The Scots traditionally armed themselves with claymore and other weapons, and their so-called great sword was not exclusive to a specific rank or purpose. In fact, the claymore served as a combat weapon for warfare and personal defense, especially during the clan feuds between 1400 and 1700.

On the other hand, the German two-handers developed in response to a specific need, particularly lopping off the shafts of the enemy’s pikes. The doppelsöldner was the fiercest soldier who wielded the zweihander, not all the Landsknechts. Also, the Landsknechts carried the zweihander over their shoulders, the same manner they carried a halberd, but the Scots carried the claymore in a sheath across their backs.

History of the European Great Swords

European swords adapted to changes in armor and battlefield tactics of the time. During the Middle Ages, most infantry swords were easier to wield. By the late 15th century, heavier weapons and the so-called great swords became popular, particularly in Scotland and Germany.

The Medieval Swords of Knights

Arming Sword, 1520/30, Probably Italian
Arming Sword, Probably Italian – Credits: Art Institute Chicago

The knights were the elite fighting men of medieval Europe and remained a dominant force until the 16th century. Medieval knights used the arming sword, a single-handed cut-and-thrust weapon, which allowed the use of bucklers or a small round shield on the other hand. As body armor became heavier, the arming swords also featured longer and heavier blades.

Hand-and-a-Half Sword 15th century European or possibly British
Hand-and-a-Half Sword 15th century European or possibly British – Credits: Met Museum

The knights also used the hand-and-a-half sword for thrusting against the lightly armored archers from horseback and a mix of knight and infantry force. Also called bastard sword, it was neither a one-handed nor a two-handed sword. Primarily gripped one-handed, its longer handle allowed the knight to grasp it with two or three fingers from the left hand when necessary.

War Hammer, ca. 1450, French
War Hammer, ca. 1450, French – Credits: Met Museum

By the 13th and 14th centuries, plate armor became widespread on the battlefield. Unlike the mail armor composed of interlinking rings, it was dismissive of slashing blows, so knights used longswords and blade designs that are efficient in the thrust rather than the cut. Longswords allowed a two-handed use but were lightweight enough to wield with one hand. Their weapons also included maces and war hammers for breaking armor.

Evolution of the Scottish Swords

In the Middle Ages, the typical Scottish sword was a flat-bladed chopping weapon, even during the times that thrusting swords became common in some parts of Europe. Some of them had lobated pommels similar to Viking swords.

From the 14th or 15th century, Scottish swords featured heavy wheel-shaped pommels and downward sloping quillons—or arms of the crossguard. The Highland two-handed sword later emerged with quatrefoils, reminiscent of early Christian stone crosses in Scotland.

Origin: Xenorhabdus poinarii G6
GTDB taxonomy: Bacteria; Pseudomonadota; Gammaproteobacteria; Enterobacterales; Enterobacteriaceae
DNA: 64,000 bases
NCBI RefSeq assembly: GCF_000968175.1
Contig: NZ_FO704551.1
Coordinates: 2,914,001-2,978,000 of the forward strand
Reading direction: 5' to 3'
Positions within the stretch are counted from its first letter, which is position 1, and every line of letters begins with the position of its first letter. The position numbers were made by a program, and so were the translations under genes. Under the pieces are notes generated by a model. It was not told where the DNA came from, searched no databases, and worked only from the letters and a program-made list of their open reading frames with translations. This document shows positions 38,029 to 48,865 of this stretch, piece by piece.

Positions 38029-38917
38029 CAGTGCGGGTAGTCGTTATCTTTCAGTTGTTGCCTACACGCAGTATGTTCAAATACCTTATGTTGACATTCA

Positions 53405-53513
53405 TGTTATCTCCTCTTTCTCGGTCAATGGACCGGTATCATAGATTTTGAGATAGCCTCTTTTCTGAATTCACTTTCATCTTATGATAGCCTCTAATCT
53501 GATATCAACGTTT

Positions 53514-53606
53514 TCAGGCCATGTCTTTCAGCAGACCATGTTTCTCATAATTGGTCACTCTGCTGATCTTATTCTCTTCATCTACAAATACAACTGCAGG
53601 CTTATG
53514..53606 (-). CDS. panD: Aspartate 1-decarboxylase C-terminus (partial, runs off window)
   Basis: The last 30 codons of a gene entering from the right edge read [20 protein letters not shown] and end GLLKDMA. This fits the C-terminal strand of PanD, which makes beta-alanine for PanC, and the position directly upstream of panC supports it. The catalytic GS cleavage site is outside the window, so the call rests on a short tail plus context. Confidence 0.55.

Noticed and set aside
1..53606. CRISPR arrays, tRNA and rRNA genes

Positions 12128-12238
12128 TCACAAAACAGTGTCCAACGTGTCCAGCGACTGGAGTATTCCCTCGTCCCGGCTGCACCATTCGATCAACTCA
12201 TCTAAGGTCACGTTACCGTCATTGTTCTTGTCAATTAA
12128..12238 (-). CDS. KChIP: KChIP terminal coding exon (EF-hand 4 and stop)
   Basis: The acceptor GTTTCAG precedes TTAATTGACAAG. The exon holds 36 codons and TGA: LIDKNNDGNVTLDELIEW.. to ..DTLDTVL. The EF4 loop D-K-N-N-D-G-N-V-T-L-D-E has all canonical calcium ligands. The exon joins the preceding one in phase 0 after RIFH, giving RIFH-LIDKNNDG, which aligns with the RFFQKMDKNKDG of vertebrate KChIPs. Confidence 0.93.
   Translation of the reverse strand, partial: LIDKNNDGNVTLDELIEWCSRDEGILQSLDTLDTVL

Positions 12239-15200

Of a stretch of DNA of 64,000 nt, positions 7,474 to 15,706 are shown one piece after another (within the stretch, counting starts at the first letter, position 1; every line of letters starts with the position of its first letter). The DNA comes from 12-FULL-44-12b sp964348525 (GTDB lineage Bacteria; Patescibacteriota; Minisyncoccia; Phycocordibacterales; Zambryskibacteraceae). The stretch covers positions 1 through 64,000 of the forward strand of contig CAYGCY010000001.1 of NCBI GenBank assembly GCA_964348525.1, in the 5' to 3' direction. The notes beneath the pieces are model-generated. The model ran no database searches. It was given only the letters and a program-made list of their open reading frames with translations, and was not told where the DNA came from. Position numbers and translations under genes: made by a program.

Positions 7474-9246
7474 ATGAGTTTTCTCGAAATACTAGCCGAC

The Two-Handed Great Sword in Scotland

After the Battle of Flodden in 1513, the Scottish government required its men to be armed with two-handed weapons, including the claymore. Battle-axes were associated with the fighting techniques of the Scots, and the Scottish commanders must have realized that the two-handed swords suited the attacking tactics of their men. Later, two-handed swords also became the weapon of choice against the armored knights of England.

The German Landsknechts on the Battlefield

The Landsknechts were mercenary fighters recruited mostly from the Holy Roman Empire, which comprised much of modern-day Germany. Emperor Maximilian I hired them in 1486, as he wanted his own infantry force to match the Swiss pikemen who were the elites of European battlefields at the time.

The core of Landsknechts battlefield formation was a phalanx of pikemen, but the doppelsöldners used the zweihander to strike aside enemy pikes and break up infantry formations. Some soldiers also carried a short sword, the katzbalger which had characteristic S-shaped quillons and used various weapons like crossbows, halberds, and other polearms.

By the 16th century, pike formations became unsuitable on the battlefield, mainly due to the advances in gunpowder. Hence, the zweihander functioned more as a ceremonial weapon, carried on parades and formal processions. Unlike the two-handers used on the battlefield, parade swords were often heavier and more ornate.

Great Swords vs. Longswords

Unlike the medieval longsword, the Renaissance two-handed great swords were too large to be worn on the belt. While the former required the use of both hands, hence the name two-hander, the longsword was lightweight enough to be used single-handed, yet its long grip could accommodate two hands. They were also not wielded the same way, as their length and weight required different movements.

Longswords may have had blades longer than other swords, but they did not have the superior reach of the Scottish Highland claymore and German zweihander. The knights traditionally carried their longswords in scabbards, fastened to the skirt of their armor. On the other hand, the Renaissance soldiers carried the great swords across the back or over the shoulders.


The European two-handed great swords were some of the most formidable weapons in history. The German zweihander and the Scottish claymore remind us of the military prowess of the Renaissance armies and how their skill and bravery shaped the European battlefields. Today, great swords remain a popular theme in pop culture, often seen in films, animations, video games, and LARP.

Get Weekly Insights on Everything Swords